Have mixed economic effects
Harm soil quality, disrupt ecosystems, and reduce biodiversity
Do not offer effective solutions to climate change
Are as energy-hungry as any other chemically-farmed crops
Cannot solve the problem of world hunger but distract from its real causes – poverty, lack of access to food and, increasingly, lack of access to land to grow it on.

Based on the evidence presented in this report, there is no need to take risks with GM crops when effective, readily available, and sustainable solutions to the problems that GM technology is claimed to address already exist. Conventional plant breeding, in some cases helped by safe modern technologies like gene mapping and marker assisted selection, continues to outperform GM in producing high-yield, drought-tolerant, and pest- and disease-resistant crops that can meet our present and future food needs.

Download a PDF of the full GMO Myths and Truths report
- See more at:

Anonymous said...

"The UK government’s Department for International Development (DFID) is using the aid budget to tighten the corporate stranglehold over the global food system.

This report reveals how DFID has been using hundreds of millions of pounds of taxpayers’ money with the express purpose of extending the power of agribusiness over the production of food, especially in sub-Saharan Africa. While this will increase the profits of corporate giants such as Monsanto, Unilever and Syngenta, it threatens to disempower small farmers and rural communities and condemn them to long-term poverty."

Anonymous said...

World Development Movement News....

Leaked memo reveals UK attempts to scupper food speculation controls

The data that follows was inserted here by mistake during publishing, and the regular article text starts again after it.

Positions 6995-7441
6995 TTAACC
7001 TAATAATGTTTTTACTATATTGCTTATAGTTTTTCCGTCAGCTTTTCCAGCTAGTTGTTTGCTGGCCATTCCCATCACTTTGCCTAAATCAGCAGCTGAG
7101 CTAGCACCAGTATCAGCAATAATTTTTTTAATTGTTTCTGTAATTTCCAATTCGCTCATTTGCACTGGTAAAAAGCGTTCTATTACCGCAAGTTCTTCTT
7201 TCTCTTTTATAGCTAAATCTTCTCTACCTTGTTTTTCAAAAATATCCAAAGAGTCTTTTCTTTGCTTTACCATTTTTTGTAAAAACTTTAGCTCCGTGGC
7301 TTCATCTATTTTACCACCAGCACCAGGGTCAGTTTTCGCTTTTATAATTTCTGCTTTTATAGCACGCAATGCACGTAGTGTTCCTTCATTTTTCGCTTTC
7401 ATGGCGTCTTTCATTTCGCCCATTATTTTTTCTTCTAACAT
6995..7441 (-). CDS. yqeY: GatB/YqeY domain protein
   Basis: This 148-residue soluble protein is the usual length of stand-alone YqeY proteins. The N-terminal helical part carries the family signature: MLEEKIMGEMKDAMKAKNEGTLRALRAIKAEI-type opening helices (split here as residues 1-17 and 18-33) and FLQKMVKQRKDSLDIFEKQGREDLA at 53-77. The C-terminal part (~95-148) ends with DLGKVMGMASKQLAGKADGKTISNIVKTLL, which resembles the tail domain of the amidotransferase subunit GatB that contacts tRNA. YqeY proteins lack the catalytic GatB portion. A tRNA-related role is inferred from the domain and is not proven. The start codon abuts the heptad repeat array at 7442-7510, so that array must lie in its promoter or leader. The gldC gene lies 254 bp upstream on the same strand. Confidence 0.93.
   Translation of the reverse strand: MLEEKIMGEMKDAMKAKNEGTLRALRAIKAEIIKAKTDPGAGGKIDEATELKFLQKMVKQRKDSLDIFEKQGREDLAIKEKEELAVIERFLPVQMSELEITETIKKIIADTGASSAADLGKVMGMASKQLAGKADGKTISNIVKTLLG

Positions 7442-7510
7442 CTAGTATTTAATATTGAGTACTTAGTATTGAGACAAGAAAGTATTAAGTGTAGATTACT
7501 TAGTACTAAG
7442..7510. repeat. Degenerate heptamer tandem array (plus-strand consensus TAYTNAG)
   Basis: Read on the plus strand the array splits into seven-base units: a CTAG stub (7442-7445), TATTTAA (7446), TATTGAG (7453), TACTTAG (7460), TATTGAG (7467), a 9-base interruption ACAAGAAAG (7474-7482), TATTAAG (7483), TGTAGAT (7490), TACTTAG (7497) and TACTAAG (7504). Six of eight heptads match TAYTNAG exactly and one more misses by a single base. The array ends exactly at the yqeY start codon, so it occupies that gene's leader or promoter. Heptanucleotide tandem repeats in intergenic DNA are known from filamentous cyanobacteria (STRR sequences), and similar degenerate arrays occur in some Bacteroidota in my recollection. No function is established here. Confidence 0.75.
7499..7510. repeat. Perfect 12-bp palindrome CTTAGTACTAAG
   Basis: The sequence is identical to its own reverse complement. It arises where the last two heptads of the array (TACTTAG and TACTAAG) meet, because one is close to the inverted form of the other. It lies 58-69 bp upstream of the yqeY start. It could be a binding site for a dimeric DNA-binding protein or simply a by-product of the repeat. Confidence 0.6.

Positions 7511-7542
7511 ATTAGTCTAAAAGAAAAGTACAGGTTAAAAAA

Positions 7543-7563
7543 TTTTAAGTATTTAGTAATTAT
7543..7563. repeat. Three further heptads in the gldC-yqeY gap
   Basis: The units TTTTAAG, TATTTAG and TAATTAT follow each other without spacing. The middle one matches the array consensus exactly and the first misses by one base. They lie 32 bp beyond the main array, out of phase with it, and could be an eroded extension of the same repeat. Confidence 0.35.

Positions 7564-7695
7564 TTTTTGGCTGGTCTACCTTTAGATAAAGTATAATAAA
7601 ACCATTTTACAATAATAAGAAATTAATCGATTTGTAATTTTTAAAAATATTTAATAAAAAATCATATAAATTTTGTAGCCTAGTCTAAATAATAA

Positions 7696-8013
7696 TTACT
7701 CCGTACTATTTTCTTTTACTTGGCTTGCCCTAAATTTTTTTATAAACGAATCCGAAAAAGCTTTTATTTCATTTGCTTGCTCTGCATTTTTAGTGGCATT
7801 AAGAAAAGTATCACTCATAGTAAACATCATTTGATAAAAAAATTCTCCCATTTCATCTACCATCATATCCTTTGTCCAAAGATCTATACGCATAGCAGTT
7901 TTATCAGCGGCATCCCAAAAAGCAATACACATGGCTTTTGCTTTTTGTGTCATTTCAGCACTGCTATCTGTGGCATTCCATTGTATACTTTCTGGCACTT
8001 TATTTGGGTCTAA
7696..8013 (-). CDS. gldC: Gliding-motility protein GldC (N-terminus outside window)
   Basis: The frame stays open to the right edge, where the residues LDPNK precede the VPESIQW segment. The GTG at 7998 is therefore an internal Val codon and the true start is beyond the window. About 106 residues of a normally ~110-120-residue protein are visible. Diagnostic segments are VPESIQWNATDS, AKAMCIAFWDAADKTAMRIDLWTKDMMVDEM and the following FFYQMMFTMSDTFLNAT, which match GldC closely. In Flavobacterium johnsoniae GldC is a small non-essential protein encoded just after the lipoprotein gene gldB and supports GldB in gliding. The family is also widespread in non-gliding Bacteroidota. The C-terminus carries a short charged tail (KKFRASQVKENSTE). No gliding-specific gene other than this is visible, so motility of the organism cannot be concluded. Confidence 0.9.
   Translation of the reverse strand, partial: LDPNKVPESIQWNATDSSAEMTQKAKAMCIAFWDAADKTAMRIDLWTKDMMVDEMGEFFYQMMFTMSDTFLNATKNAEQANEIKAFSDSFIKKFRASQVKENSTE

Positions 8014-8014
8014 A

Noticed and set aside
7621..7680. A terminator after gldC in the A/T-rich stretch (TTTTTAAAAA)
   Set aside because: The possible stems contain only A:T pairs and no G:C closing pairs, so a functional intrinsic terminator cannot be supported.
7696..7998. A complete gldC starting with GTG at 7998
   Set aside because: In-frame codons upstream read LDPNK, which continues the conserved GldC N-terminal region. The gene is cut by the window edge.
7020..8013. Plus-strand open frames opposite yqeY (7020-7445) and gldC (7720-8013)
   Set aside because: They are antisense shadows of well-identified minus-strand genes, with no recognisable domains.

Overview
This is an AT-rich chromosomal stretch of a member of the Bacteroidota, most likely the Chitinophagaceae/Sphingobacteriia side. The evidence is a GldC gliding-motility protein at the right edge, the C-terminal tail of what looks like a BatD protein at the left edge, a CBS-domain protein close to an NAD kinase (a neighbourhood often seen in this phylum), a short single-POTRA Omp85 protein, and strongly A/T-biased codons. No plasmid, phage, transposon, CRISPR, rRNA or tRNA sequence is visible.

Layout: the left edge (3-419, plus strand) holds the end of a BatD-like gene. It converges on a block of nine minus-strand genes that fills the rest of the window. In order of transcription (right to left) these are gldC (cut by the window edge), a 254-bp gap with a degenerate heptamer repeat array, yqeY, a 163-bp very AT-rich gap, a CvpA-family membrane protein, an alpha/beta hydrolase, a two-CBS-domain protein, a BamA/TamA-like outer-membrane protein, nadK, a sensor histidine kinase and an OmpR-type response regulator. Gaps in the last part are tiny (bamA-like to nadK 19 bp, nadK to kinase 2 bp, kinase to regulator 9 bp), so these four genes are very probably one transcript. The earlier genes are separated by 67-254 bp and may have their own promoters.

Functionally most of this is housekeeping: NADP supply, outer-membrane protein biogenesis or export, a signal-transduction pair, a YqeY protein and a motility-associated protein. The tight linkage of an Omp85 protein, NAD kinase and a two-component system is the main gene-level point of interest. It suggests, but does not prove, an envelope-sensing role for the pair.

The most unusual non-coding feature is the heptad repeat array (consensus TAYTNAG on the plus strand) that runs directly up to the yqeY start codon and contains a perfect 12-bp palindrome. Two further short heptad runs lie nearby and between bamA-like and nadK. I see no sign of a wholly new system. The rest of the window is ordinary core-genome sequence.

Yes, you read it correctly:

Leaked memo reveals UK attempts to scupper food speculation controls

A leaked document has revealed attempts by the UK government to scupper proposed controls on food speculation ahead of negotiations in Brussels next Wednesday (6 November 2013).

New rules to prevent banks driving food prices up through financial speculation are due to be finalised in the European Union. But a memo sent by UK negotiators to their counterparts from other European countries last week reveals the UK government’s push to prevent major loopholes in the proposals being closed in the draft regulation.

The memo states UK negotiators’ opposition to strict limits on the amount that banks and other financial players can speculate in commodity derivative markets – a measure that campaigners see as essential to stop speculation destabilising food markets and fuelling global hunger. Instead UK negotiatiors are pushing for the continuation of a system of self-regulation under which speculators have been able to cause huge spikes in the price of foodstuffs.